From the archive
Click on the images to enlarge them.
The elusive Dutch fourth edition of Around the world in 80 days published by the Koster brothers (1877)
After the publication of the first edition of Rondom de wereld, in tachtig dagen (Around the world in 80 days) by Tjeenk Willink in 1874, a second and third edition of this same book appeared in rapid succession in 1875 and 1876, both by publisher P. van Santen (under the new title De reis om de wereld in 80 dagen). Although the latter would also publish a fifth edition in April 1877, a mysterious fourth edition appeared that same year by the Koster Brothers of Amsterdam.
An inspection of the fourth and fifth editions revealed that they are fully identical, apart from the title page which carries the name of the publishers. Particularly revealing is the small print underneath the first pages of all of the book sections, which reads: “WERELD, 4e dr.” (World, 4th edition).
The new Jules Verne Bibliography, 2007, therefore concludes: “section markings show that the fourth and fifth editions are part of a joint fourth printing of this title”. The Koster brothers ran a so-called ‘modern antiquarian bookshop’ in Amsterdam which dealt in leftovers from other publishing houses or titles that were acquired at auctions.
The relative scarcity of the fourth edition by Koster can be attributed to the small number of copies, which were in addition only stitched and not hard bound and therefore more vulnerable (note that the fourth edition is sometimes also found in the traditional blue cover binding of Van Santen or even Robbers, but such products are not original).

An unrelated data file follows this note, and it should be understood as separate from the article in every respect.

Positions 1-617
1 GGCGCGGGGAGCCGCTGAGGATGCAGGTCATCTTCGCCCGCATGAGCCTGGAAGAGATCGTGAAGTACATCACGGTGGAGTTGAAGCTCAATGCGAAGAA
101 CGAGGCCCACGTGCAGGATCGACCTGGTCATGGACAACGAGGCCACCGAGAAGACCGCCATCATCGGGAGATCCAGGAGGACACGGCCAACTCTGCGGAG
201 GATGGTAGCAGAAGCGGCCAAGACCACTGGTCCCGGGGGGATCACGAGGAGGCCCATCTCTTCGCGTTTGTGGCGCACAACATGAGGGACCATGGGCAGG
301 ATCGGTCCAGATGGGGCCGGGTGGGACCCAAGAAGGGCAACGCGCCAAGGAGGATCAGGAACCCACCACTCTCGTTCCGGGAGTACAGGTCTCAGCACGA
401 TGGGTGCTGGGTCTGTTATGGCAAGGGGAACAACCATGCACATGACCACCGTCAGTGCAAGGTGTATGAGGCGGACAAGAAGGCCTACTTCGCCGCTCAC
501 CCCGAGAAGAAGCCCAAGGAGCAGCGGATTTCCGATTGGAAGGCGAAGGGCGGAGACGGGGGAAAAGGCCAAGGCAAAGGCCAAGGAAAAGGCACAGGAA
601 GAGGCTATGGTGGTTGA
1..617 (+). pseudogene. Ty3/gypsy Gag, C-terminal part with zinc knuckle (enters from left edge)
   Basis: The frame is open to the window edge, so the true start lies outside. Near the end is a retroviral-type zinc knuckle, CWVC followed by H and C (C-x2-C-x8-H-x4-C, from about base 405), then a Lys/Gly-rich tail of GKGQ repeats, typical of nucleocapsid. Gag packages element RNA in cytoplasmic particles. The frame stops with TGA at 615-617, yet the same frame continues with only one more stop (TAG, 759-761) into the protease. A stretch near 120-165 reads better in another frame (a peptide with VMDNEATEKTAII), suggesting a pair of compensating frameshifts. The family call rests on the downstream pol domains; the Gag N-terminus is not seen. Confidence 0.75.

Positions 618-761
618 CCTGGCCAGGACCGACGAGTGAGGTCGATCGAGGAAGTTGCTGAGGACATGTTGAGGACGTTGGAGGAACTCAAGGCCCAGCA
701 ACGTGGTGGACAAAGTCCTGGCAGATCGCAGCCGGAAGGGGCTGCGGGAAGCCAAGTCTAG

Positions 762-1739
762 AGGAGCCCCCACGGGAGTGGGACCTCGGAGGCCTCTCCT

An advertisement we found in the Advertentieblad voor de stad Gorinchem en omstreken (Advertiser for the town of Gorinchem and surroundings) of June 29th 1877 clearly shows in which way the fourth edition was used by the Koster brothers:
This ad reads amongst other things: “those who buy a copy of the Adventures of the Baron of Münchhausen, reduced to f 2,50 will receive a free copy of Jules Verne’s Around the world in 80 days, with 56 illustrations, original edition, of which the price nationwide is not a penny less than f 1,50. […] Mind you, this is not a lousy picture-book of which there are many, but the real work of Jules Verne, with all illustrations, Leiden edition […]”
Now we see what actually happened: the Koster Brothers bought part of the new edition which Van Santen was preparing (he was indeed based at Leiden) and with his consent, fitted this with a new title page, and published this as the fourth edition. It was used as a premium to enhance sales of relatively expensive books.
Back to the overview “From the archive”